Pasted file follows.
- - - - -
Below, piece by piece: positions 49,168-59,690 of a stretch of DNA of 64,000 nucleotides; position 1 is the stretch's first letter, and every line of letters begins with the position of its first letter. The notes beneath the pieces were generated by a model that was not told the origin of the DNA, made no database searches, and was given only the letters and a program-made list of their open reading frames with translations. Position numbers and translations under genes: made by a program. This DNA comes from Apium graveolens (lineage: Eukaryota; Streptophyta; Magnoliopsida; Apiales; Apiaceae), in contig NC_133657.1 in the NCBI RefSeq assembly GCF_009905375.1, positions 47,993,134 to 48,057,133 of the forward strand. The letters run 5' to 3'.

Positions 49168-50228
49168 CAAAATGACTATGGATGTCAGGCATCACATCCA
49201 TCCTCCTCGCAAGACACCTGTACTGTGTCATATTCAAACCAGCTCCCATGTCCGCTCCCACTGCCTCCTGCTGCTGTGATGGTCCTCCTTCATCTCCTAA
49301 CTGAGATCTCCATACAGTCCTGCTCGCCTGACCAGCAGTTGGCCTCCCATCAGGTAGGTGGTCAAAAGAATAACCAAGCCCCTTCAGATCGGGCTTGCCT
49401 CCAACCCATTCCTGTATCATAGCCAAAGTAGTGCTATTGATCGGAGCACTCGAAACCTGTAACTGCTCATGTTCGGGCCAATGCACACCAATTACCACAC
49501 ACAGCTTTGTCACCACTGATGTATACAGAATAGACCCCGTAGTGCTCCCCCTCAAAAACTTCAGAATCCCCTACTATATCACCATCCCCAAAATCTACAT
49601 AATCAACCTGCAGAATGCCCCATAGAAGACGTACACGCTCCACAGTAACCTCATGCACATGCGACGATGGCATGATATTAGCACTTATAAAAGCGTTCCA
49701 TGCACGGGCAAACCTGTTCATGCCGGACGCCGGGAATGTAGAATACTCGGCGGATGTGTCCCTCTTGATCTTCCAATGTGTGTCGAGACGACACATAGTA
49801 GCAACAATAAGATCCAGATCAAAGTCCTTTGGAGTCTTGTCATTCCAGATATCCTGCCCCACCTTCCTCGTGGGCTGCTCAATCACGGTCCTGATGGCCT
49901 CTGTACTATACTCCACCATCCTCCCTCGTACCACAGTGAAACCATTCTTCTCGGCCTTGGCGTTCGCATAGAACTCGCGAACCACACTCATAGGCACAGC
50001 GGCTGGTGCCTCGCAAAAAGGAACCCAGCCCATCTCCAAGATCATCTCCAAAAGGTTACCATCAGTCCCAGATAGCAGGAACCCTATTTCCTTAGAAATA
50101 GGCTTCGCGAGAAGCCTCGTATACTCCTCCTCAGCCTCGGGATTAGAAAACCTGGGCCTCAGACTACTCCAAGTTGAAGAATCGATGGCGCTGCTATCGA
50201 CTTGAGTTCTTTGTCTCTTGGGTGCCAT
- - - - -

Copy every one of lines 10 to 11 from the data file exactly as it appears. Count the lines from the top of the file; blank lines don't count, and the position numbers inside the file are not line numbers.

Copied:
49801 GCAACAATAAGATCCAGATCAAAGTCCTTTGGAGTCTTGTCATTCCAGATATCCTGCCCCACCTTCCTCGTGGGCTGCTCAATCACGGTCCTGATGGCCT
49901 CTGTACTATACTCCACCATCCTCCCTCGTACCACAGTGAAACCATTCTTCTCGGCCTTGGCGTTCGCATAGAACTCGCGAACCACACTCATAGGCACAGC